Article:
The root causes of this misalignment I would like to categorize in three different, hopefully plausible explanations. First, few of our university researchers have military experience, and with an increasingly narrower group that volunteer to the serve, the problem escalates. This divide between civilian academia and the military is a national vulnerability.

Decades ago, the Office of Net Assessment assessed that the U.S. had an advantage over the Soviets due to the skills of the U.S. force. Today in 2021, it might be reversed for cyber research when the academic researchers in potentially adversarial countries have a higher understanding of military operations than their U.S. counterpart.

Second, the funding mechanism in the way we fund civilian research gives a market-driven pursuit to satisfy the interest of the funding agency. By funding models of cyber deterrence, there is already an assumption that it exists, so any research that challenges that assumption will never be initiated. Should we not fund this research? Of course not, but the scope of the inquiry needs to be wide enough to challenge our own presumptions and potential biases at play. Right now, it pays too well to tell us what we want to hear, compared to presenting a radical rebuttal of our beliefs and perceptions of cyber.

Third, the defense enterprise is secretive about the inner workings of cyber operations and the operational environment (for a good reason!). However, what if it is too secretive, leaving civilian researchers to rely on commercial white papers, media, and commentators to shape the perception of the operational environment?

One of the reasons funded university research exists is to be a safeguard to help avoid strategic surprise. However, it becomes a grave concern when the civilian research community research misses the target on such a broad scale as it did in this case. This case also demonstrates that there is risk in assuming the civilian research will accurately understand the operational environment, which rather amplifies the potential for strategic surprise.

There are university research groups that are highly knowledgeable of the realities of military cyber operations, so one way to address this misalignment is to concentrate the effort. Alternatively, the defense establishment must increase the outreach and interaction with a larger group of research universities to mitigate the civilian-military research divide. Every breach, small and large, is data that supports understanding of what happened, so in my view, this is one of the lessons to be learned from Solorigate.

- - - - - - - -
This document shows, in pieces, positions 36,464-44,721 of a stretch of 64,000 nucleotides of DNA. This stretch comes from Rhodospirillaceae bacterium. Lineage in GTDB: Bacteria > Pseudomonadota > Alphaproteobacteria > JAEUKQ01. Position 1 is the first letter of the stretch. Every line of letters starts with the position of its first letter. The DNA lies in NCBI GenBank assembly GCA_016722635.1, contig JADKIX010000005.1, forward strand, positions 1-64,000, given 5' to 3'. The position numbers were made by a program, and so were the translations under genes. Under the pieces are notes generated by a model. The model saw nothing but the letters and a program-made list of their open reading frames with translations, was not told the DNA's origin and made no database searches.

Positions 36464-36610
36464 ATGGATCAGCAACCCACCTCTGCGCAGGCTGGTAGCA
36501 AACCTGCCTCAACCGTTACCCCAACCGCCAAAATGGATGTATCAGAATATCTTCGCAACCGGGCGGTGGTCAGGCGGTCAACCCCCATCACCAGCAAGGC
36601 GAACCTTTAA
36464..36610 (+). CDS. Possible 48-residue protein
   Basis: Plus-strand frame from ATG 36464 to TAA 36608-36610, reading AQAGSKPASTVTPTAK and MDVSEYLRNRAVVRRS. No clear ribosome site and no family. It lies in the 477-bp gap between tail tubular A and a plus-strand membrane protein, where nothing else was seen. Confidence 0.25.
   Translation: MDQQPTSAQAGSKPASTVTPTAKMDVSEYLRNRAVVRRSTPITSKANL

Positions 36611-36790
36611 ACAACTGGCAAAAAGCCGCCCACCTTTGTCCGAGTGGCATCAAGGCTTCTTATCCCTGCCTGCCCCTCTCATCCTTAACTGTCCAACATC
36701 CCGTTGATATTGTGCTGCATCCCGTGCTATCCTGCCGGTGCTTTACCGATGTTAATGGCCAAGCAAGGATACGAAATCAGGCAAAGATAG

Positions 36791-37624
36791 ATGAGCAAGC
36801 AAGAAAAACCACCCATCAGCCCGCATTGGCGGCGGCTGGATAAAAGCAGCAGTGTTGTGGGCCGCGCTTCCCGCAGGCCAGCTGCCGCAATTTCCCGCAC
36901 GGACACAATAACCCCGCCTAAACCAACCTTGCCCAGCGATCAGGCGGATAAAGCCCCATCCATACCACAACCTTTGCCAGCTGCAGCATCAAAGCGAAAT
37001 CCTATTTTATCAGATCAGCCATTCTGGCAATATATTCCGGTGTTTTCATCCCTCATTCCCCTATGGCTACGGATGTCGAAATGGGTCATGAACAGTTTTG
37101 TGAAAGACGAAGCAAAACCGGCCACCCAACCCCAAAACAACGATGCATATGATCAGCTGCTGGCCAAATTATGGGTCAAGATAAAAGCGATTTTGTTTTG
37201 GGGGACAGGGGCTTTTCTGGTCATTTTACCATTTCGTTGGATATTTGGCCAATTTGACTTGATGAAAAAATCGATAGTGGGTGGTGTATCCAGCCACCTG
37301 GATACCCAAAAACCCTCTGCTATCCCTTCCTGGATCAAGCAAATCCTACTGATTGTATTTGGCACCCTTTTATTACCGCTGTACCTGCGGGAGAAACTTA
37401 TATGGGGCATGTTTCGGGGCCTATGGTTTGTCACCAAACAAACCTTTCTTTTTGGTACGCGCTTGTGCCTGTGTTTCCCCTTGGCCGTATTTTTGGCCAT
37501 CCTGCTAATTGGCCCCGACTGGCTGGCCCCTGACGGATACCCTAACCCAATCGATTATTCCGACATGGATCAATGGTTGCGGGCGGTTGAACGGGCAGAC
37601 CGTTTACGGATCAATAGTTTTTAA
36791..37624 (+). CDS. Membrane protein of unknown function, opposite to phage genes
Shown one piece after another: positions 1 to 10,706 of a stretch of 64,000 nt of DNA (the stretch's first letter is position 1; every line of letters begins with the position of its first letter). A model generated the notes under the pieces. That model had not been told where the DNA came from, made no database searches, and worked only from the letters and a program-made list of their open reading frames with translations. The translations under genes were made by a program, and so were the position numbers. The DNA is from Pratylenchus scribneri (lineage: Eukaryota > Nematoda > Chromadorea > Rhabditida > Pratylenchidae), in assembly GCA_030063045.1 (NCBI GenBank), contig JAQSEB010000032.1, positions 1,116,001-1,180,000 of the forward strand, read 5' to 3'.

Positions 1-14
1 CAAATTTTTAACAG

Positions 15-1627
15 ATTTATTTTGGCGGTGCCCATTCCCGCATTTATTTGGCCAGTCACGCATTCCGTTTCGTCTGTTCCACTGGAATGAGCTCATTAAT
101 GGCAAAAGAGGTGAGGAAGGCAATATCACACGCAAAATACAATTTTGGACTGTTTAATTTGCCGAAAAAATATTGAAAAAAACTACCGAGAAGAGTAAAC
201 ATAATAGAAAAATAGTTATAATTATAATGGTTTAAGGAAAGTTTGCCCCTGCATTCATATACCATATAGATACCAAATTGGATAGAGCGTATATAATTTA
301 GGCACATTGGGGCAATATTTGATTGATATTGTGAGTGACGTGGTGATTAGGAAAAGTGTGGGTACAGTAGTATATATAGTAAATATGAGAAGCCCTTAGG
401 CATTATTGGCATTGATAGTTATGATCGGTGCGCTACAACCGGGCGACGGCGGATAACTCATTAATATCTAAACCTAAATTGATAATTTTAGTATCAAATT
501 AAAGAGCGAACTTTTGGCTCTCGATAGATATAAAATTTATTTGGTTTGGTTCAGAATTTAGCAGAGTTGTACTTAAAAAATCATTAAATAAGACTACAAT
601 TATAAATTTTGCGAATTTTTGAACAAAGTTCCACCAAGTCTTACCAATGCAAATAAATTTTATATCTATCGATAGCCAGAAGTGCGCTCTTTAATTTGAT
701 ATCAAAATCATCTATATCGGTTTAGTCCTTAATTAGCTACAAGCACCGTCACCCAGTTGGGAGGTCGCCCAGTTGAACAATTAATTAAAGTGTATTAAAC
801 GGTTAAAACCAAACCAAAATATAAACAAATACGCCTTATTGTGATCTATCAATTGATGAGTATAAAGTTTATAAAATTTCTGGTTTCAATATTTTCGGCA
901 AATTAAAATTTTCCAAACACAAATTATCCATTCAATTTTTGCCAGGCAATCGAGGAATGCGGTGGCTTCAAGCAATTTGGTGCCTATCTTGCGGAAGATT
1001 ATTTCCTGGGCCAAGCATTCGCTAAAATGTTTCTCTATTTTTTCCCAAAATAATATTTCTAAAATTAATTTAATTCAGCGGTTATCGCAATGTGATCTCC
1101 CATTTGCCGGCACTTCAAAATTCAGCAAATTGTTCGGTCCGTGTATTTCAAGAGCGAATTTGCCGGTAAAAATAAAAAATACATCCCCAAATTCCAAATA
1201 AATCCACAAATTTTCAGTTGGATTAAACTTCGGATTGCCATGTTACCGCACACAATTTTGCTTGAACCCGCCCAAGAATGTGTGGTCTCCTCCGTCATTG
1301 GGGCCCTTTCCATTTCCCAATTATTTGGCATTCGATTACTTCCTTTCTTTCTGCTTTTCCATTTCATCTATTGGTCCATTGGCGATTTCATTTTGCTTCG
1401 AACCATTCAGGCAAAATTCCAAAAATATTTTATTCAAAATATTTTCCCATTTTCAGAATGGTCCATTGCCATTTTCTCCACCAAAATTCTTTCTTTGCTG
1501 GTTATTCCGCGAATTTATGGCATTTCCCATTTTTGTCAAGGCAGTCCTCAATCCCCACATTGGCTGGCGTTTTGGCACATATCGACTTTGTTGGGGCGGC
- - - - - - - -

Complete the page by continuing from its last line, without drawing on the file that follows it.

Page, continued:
Jan Kallberg, Ph.D.

What COVID-19 can teach us about cyber resilience

Dr. Jan Kallberg and Col. Stephen Hamilton
March 23, 2020

The COVID pandemic is a challenge that will eventually create health risks to Americans and have long-lasting effects. For many, this is a tragedy, a threat to life, health, and finances. What draws our attention is what COVID-19 has meant our society, the economy, and how in an unprecedented way, family, corporations, schools, and government agencies quickly had to adjust to a new reality. Why does this matter from a cyber perspective?

COVID-19 has created increased stress on our logistic, digital, public, and financial systems and this could in fact resemble what a major cyber conflict would mean to the general public. It is also essential to assess what matters to the public during this time. COVID-19 has created a widespread disruption of work, transportation, logistics, distribution of food and necessities to the public, and increased stress on infrastructures, from Internet connectivity to just-in-time delivery. It has unleashed abnormal behaviors.

A potential adversary will likely not have the ability to take down an entire sector of our critical infrastructure, or business eco-system, for several reasons. First, awareness and investments in cybersecurity have drastically increased the last two decades. This in turn reduced the number of single points of failure and increased the number of built-in redundancies as well as the ability to maintain operations in a degraded environment.

Second, the time and resources required to create what was once referred to as a “Cyber Pearl Harbor” is beyond the reach of any near-peer nation. Decades of advancement, from increasing resilience, adding layered defense and the new ability to detect intrusion, have made it significantly harder to execute an attack of that size.